Scientists have revealed new insights into what's piling pressure on New Zealand's big-risk Alpine Fault – and whether the past decade's quakes have added to its squeeze.
The monster fault, which runs up the western side of the South Island between Milford Sound and Marlborough, poses one of the biggest natural threats to the country and is expected to rupture over coming decades.
A large rupture could be catastrophic, stranding about 10,000 and killing and injuring many.
Victoria University and GNS Science researchers set out to better understand what stresses were being placed on the fault – especially as it neared tipping point.
Using nearly a decade of earthquake data from the Southern Alps and South Westland, they compiled the largest catalogue of characteristics – so-called "focal mechanisms" - of quakes in those regions.
Gaining a clearer picture was all the more pressing because the fault was considered to be "late" for a big rupture, which tended to occur every 300 years. The last one was about 1717AD.
Most of the data used in the study was collected by sensors that have been constantly recording since 2008.
They have picked up ab out 7700 earthquakes, of which 845 were selected for closer analysis.
The study found the fault was being compressed, broadly in an east-south-east to west-north-west direction, along most of its 600km length.
"For the fault to slip and produce a large earthquake under these conditions likely requires either high fluid pressures or low-friction materials within the fault core," said Professor John Townend, who, with Professor Martha Savage, supervised study leader Konstantinos Michailos.
The team also looked at whether recent large quakes – including the main Canterbury earthquakes and 2016's 7.8 Kaikoura Earthquake – had increased the pressure.
"We did not observe any systematic effects on the stress field acting on the Alpine Fault or throughout the Southern Alps," Townend said.
"Regional earthquakes do induce small stress perturbations, which can be calculated using models of the Earth's crust, [but] these perturbations are too small to be detected in earthquake catalogues such as the one we have analysed."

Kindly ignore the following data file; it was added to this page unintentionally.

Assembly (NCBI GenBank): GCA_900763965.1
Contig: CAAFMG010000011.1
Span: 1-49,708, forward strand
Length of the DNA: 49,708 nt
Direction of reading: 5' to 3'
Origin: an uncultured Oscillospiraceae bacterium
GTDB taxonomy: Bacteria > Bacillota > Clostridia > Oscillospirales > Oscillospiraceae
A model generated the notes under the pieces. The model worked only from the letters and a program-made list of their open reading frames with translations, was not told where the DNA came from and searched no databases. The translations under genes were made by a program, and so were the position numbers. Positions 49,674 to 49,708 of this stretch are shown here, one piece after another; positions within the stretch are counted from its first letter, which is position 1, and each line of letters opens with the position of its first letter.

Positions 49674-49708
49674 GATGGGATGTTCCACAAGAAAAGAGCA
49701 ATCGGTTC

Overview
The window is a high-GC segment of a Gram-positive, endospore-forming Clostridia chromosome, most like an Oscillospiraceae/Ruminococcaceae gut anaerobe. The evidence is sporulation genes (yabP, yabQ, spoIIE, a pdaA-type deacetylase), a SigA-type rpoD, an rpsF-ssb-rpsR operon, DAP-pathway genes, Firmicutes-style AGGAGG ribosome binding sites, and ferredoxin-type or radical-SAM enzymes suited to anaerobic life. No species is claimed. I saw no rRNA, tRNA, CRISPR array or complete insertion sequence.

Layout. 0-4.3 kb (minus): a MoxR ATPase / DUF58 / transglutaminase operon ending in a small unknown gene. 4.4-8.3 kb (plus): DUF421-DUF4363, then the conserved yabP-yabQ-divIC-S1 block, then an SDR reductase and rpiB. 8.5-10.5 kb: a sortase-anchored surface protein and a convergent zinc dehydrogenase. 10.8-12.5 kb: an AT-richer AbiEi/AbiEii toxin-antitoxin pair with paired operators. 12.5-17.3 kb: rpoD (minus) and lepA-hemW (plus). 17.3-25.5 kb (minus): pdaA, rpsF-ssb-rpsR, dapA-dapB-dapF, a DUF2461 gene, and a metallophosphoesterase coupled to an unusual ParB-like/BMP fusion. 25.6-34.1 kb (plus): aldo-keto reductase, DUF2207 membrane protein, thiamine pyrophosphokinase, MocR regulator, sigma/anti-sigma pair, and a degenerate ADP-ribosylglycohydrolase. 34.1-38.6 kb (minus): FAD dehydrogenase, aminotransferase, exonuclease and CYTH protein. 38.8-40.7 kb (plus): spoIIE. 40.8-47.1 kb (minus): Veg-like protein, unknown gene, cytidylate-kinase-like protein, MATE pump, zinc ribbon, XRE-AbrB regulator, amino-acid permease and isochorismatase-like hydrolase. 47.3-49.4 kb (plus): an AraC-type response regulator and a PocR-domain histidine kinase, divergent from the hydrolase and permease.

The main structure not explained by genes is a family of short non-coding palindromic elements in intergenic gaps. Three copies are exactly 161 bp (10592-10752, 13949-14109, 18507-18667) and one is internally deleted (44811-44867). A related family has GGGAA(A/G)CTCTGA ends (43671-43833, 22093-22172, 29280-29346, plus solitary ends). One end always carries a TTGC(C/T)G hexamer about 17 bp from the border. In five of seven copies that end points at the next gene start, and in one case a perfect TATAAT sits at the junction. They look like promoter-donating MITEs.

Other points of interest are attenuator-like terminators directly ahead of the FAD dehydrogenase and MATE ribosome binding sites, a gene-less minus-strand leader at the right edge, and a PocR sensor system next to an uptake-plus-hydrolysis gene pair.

Among the biggest questions scientists want to answer were why the fault tended to rupture with such regularity, whether quakes typically began in the same position, which direction they travelled in, what caused the ruptures to stop, and what role fluid pressure played at different points in the fault's apparent cycle.
Although scientists may never be in a position to warn of an impending quake, Townend said, new research meant we could better understand how ruptures developed.
"It's important to focus on being prepared and developing the resilience of people, communities and infrastructure."
The study, which also involved GNS Science researcher Dr Emily Warren-Smith, has been published in the journal Tectonophysics.
It comes as scientists this month warned against any future development at Franz Josef Glacier in a 200m-wide area defined as a "fault avoidance zone".
However, Westland District Council scrapped the plan because of legal threats.
That was despite scientists warning that the ground some buildings sit on could be displaced 8m horizontally – and 1.5m vertically – in the next Alpine Fault quake.
One previous proposal even explored shifting the entire township to Lake Mapourika, about 10km away.
The Alpine Fault
• Running about 600km up the spine of the South Island, the Alpine Fault is the boundary of the Pacific and Australian tectonic plates.
• The fault has ruptured four times in the past 900 years - 1717AD, 1620 AD, 1450 AD, and 1100 AD - each time producing an earthquake of about magnitude 8.
• The fault has an estimated 30 per cent probability of rupturing in the next 50 years. The rupture will produce one of the biggest earthquakes since European settlement of New Zealand.
• Researchers have estimated a major rupture could strand at least 10,000 people and block roads and highways in 120 places.